La Trobe's longstanding 12 month investment term (with access to partial interim redemptions
during the 12 months) very dramatically increases reliability of redemption entitlements (liquidity) and lifts investor returns. It allows investors of medium term funding to actually receive the full return premium for the true investment term, rather than this being lost through expenses associated with providing flawed short term liquidity structures (that these investors do not need). Our investors readily understand the structure and clearly rely on it with confidence.
Some discussion points arising from this are:
- Mortgage Funds should seek only appropriate investor capital for investment: La Trobe's rule is simple, 'invest the money you won't need for the next year'. This ensures a structure clearly in the best interests of investors, rather than growth of a manager's funds under management.
- Platforms are excellent for distributing certain products but to date have failed to address distribution of term products (other than platform owners' term deposits) such as Mortgage Funds.
- Mortgage Funds should be distributed on platforms but only as medium term investments. Otherwise
they should be offered outside platform framework.
- The real question is not whether properly structured Mortgage Funds continue to address end investor interests, they have for decades, but whether Mortgage Funds can meet the interests of those now controlling distribution in the retail investment industry.
- Of significant concern to La Trobe is that the industry's ongoing inaction risks creating a perception that the asset class itself is flawed, which is clearly incorrect. We believe that the problem is a product structuring issue of the industry's own making and that a clear alternate exists.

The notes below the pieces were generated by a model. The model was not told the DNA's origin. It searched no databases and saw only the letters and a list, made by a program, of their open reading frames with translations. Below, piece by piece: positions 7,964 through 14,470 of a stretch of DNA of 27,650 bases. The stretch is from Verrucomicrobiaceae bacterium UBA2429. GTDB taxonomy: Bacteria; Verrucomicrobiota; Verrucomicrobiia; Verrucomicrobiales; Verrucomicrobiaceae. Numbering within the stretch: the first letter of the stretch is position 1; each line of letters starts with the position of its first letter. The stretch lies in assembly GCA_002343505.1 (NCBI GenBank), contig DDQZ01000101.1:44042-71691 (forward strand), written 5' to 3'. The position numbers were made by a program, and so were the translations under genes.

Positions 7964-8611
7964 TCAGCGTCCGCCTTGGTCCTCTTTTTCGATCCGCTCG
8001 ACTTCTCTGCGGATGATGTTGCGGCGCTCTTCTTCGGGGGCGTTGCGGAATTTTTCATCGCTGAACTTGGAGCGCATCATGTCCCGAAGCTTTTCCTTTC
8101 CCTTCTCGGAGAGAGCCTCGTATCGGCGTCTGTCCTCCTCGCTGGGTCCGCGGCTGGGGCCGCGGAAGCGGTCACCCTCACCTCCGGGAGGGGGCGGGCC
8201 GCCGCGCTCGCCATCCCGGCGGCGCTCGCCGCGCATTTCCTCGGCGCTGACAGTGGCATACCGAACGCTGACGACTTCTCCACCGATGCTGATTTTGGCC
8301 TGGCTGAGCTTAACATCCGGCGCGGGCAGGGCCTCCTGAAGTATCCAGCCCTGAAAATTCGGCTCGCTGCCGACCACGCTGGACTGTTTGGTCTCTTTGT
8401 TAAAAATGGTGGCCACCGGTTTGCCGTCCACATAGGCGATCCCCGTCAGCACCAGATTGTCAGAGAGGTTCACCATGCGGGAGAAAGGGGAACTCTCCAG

Mortgage Funds are an appropriate and important investment vehicle for people looking for reliable monthly income at a level above the bank bill rate and with stable capital value, but they are not cash management accounts and should not be portrayed as such or marketed as if they are.
If investors and advisers are aware of these issues, we believe very sensible decisions to invest medium term capital into the best performing, conservative Mortgage Funds will be a reliable and rewarding experience for investors.
The Mortgage Fund industry is now enduring a hard and well earned lesson about appropriate product structure and funding sources. A natural consequence of the above analysis is that the industry should reduce for a period, as short term capital withdraws. But if Mortgage Funds go beyond this to decline long term, the real reason is likely to reside with constraints dictated by distribution industry interests rather than any real question about the suitability of appropriately structured Mortgage Funds for the end retail investors.
We believe that the industry should show leadership on defining successful Mortgage Fund models in order to prevent significant damage to an investment class that has proven its performance over many decades.
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Head of Funds Management
t +61 3 8610 2811
Chris Andrews is the Head of Funds Management for the La Trobe Group and has responsibility for the La Trobe Australian Mortgage Fund.
Read full profile here.
La Trobe is one of Australia's leading independent specialist mortgage Financiers. Its business includes residential mortgages, commercial mortgages, and investment services operating one of Australia's largest Mortgage Funds under AFSL 222213. It employs over 115 staff and has raised over AUD$10Billion to assist over 100,000 customers since inception in 1952.